Hungary’s New Position in the Royalty Planning Industry by Dr Willem G. Kuiper and Dr Gabor Szabo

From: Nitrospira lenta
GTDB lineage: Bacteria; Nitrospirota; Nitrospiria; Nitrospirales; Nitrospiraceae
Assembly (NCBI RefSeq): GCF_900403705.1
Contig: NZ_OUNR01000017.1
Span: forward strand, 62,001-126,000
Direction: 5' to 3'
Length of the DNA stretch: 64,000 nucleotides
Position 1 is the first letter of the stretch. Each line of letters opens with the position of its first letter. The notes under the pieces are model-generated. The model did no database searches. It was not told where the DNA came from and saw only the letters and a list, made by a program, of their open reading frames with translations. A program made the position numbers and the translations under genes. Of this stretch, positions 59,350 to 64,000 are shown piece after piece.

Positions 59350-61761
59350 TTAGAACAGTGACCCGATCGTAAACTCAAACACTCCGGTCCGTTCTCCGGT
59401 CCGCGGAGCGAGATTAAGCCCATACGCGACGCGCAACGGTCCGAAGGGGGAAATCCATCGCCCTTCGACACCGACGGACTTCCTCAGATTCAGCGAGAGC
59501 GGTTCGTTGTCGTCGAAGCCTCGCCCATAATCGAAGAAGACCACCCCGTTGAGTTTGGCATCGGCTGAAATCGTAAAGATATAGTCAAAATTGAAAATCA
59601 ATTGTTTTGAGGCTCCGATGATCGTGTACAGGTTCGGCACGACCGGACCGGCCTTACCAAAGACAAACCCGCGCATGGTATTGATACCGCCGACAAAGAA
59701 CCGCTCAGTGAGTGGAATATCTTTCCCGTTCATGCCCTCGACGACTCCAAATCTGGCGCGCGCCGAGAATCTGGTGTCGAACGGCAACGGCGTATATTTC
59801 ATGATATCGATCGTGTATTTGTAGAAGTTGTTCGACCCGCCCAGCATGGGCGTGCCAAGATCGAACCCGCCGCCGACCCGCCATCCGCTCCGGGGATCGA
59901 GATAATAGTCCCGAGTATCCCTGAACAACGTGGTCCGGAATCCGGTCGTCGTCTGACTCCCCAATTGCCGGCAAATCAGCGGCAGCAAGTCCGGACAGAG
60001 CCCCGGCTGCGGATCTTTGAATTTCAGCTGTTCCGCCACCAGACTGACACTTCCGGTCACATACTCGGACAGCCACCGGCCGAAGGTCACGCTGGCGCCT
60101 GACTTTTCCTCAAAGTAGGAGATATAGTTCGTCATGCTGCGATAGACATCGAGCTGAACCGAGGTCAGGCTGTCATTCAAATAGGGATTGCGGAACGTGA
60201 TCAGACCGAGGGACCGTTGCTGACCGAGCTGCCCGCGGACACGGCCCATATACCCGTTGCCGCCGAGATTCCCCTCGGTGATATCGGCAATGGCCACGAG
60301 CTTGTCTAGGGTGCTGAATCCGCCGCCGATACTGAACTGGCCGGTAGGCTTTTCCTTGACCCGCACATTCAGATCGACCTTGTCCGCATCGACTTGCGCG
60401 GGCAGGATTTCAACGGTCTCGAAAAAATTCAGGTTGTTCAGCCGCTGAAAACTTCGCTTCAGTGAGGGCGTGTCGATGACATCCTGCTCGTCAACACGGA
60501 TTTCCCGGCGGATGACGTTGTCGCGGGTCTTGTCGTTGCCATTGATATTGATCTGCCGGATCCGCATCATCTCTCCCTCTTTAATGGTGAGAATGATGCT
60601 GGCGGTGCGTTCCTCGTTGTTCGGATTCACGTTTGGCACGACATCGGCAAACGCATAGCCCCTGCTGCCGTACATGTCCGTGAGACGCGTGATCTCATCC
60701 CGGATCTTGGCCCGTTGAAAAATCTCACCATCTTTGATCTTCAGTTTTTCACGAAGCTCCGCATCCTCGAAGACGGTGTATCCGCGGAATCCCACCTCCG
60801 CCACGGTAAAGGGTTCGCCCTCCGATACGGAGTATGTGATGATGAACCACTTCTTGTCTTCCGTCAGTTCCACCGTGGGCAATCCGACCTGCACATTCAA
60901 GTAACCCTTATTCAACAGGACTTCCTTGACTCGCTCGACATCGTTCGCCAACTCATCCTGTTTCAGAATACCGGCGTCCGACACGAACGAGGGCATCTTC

Although times are changing and more pressure is coming on Hungary to keep in line with the rest of the (most of the time high tax) member states, some interesting and attractive tax planning opportunities are still standing and they definitely put Hungary on the map of the international tax planning industry. One of them is the attractive royalty regime which is bound to be discovered by all the tax planners.New royalty structure is requiredWhatever makes a country interesting for royalty purposes, Hungary has it! In the past the Netherlands played significant role with numerous Dutch licensing (royalty) companies. They used to have a favourable system of advance rulings for obtaining rulings on the tax treatment of international flows of interest and royalties, but from 1st of April 2001 the former Dutch regime is no longer available. While it is still possible to apply for advance tax rulings in the Netherlands after this date, the new system is hardly attractive for purposes of tax planning because of the conditions to be met for obtaining a ruling (incl. the computation of an arm?s length price for the royalties payable). So, the Dutch conditions to obtain a ruling became very time consuming and more stringent in general. This made the system less attractive and made tax practitioners look for alternatives. Obviously, tax practitioners world-wide have been trying to develop alternative solutions for the tax-effective structuring of royalties (far before Hungary too), but many of these structures were complicated, artificial and/or expensive. So far, almost none of the structures were as effective and simple as under the former Dutch system of advance rulings. Nevertheless, it should not be ignored that many Dutch tax practitioners are still very experienced in setting-up tax effective royalty structures.For those of you are sitting behind your desk trying to figure out tax-effective structuring of royalties, lay back and don?t search any further for the answer lies in this article: the alternative solution is Hungary which has a very simple and straight-forward system of (inter-corporate) royalties. Taxation of royalties in Hungary First of all, the Hungarian corporate income tax rate is among the lowest in Europe, i.e. 16% of net profits. One of the incentives contained in Hungarian tax law is a provision according to which 50% of the pre-tax amount of the royalties received may be deducted from the tax base, this reducing the effective corporate tax rate on such royalties to 8%. It doesn?t matter if the company has other business activities also. There are no special conditions which have to be fulfilled. Moreover, there is no withholding tax on royalty paid. In addition the royalty (just like dividend and interest) income is exempt from the local business tax (2% of the net income), which however burdens any other kind of incomes. Finally, royalties paid out by Hungarian licensees or sub-licensors are tax-deductible, just as the self-developed IP?s research and development costs can be deducted from the corporate income tax base.Hungarian tax treaty networkHungary has a dense network of double taxation treaties concluded with 65 countries. Under many of these double taxation treaties, the withholding tax on royalties is reduced to 0%, while under some other treaties the rate is reduced to 5 or 10%. This is only of relevance for royalties received by a Hungarian (sub-) licensor, as royalties paid abroad by a Hungarian licensee are not subject to a withholding tax by virtue of Hungarian domestic law.The US ? Hungary tax treaty requires particular attention. One other important advantage of using Hungary is the possibility to channel US-source royalties to third parties in other countries without being hit by US anti-treaty shopping rules, such as the limitation on benefits. The current treaty between Hungary and the Untied States dates back from 1974 and it does not contain such a limitation-on-benefits provision. Although the United States initiated the renegotiation process recently, the experts don?t expect new or amended treaty before 2010 (actually no deadline is set).But this is just one of the examples of useful double tax treaties Hungary concluded. This country has one of the most treaties in the Central and Eastern European region. Other treaties worth mentioning are for instance with Japan (0% withholding tax on cultural royalties), Korea (0% withholding tax on all kind of royalties), Malaysia (covering also Labuan!) and Singapore. Hungary can also become an important gateway to the Far East! The transfer pricing rules still may cause problems ? The independent solutionIt can be seen that the ideal combination of the Hungarian royalty regime together with the extensive treaty-network, can make Hungary very attractive. Nevertheless the inter-group royalty-flows can face the problems of the transfer pricing rules also in Hungary. One of the few difficulties in current Hungarian tax practice is that it might be difficult (although not impossible) and time-consuming to obtain an advance tax ruling for transfer price. Although the Hungarian transfer pricing regulations represent the EU standards, the tax audit practice (particularly in the field of intangibles) is still behind to the Dutch one or the other ?oldies? of the EU. However it is only the question of time and the Hungarian tax auditors will apply these rules with the same efficiency very soon.